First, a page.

PyMei is a Python media center application. It's designed to run as a full screen application on an HTPC, navigated by a keyboard or an LIRC input device. It plays videos or shows other types of media using external programs like mplayer. With its plugin support and themeability, it's aiming to be a very extensible and customizable media interface.
Smitten differs from traditional media centres in three major ways. It contains no media playback at all, which makes it very small (and suitable for porting to embedded systems) and quick to initialize. It targets a TV display and interface, which means there's less information on any particular screen, and a much simpler control interface consisting of left, right, up, down, and select. No mouse is required. It is also highly skinnable, and cross-platform to most systems. Essentially, it provides an easy-to-use menu system that allows the user to navigate a hierarchy of files, and view them using an (external) tool.
Badut is a home theater PC media browser; an audio/video jukebox. It lets you browse your files and play them, with the focus on good LCD/VFD support, pluggable media (e.g. USB), and infrared remote control. How files are played can be configured. Badut comes with a plugin that plays cdrdao audio CD images directly (audio.toc files).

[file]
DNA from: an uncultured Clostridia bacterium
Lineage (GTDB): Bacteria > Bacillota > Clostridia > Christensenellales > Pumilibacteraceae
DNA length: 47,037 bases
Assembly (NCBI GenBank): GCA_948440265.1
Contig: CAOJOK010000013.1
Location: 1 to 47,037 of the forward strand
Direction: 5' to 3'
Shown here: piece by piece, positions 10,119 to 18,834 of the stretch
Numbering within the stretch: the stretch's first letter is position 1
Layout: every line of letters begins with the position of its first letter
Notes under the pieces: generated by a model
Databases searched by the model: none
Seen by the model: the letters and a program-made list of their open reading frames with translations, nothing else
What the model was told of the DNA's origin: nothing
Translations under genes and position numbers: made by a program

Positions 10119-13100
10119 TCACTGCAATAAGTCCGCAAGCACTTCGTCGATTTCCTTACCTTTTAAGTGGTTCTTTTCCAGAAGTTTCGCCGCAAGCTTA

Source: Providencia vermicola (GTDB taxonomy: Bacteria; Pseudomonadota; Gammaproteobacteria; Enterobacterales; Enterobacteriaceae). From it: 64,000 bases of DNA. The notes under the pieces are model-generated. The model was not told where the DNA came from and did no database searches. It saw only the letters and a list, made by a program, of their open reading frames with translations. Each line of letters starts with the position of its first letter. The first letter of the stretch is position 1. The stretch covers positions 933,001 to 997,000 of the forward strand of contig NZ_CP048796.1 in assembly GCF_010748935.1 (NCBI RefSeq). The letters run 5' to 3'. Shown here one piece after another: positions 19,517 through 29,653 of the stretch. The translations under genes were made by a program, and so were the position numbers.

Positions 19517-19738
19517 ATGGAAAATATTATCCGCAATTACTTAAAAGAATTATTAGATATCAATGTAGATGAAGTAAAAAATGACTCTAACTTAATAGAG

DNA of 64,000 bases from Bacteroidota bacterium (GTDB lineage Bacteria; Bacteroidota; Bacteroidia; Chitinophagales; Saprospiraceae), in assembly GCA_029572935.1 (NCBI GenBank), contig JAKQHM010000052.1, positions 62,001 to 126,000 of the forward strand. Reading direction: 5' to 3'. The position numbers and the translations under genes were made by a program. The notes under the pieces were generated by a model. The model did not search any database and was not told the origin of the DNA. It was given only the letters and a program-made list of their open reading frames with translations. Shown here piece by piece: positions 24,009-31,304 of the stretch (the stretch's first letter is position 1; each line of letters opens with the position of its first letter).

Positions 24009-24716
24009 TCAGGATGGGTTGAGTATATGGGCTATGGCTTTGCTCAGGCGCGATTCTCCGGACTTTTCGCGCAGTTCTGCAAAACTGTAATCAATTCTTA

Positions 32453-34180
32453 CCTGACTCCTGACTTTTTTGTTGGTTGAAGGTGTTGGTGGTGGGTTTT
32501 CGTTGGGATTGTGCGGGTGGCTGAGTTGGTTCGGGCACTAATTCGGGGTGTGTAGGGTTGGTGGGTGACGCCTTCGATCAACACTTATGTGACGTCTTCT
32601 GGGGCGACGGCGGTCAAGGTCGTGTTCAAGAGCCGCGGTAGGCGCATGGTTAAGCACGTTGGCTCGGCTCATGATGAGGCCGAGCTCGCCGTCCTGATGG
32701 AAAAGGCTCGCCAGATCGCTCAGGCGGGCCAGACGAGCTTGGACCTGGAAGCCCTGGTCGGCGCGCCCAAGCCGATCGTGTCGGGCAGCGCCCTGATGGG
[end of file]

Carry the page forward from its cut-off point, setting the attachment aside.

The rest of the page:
Video Conference Flash Plugins provides Flash/ActionScript 3 plugins that provide the minimum functionality for accessing a webcam and video - live or recorded - from a Flash Media Server such as OSflash Red5, FMS, or tape/rtmpy. The plugins take "FlashVars" parameters to control almost everything. They can be used to create video conferencing Web sites, video chat sites, or YouTube clones.
libvcvideo is targeted as a super-simple cross platform video device library. It's starting with the most basic features and building up, all while keeping a simple API and strong documentation for beginners. Currently only select devices are supported, but as more hardware becomes available that will change. Right now it only has limited compatibility with Linux Webcam devices that use the original V4L specifications and output RGB24 data. This is actually a very large set of devices, as that is the generic description for most spca5xx and gspca devices. Though incomplete, if you have the right device it is very simple. Counting variable declaration, you only need four lines of library code to get a frame from a camera.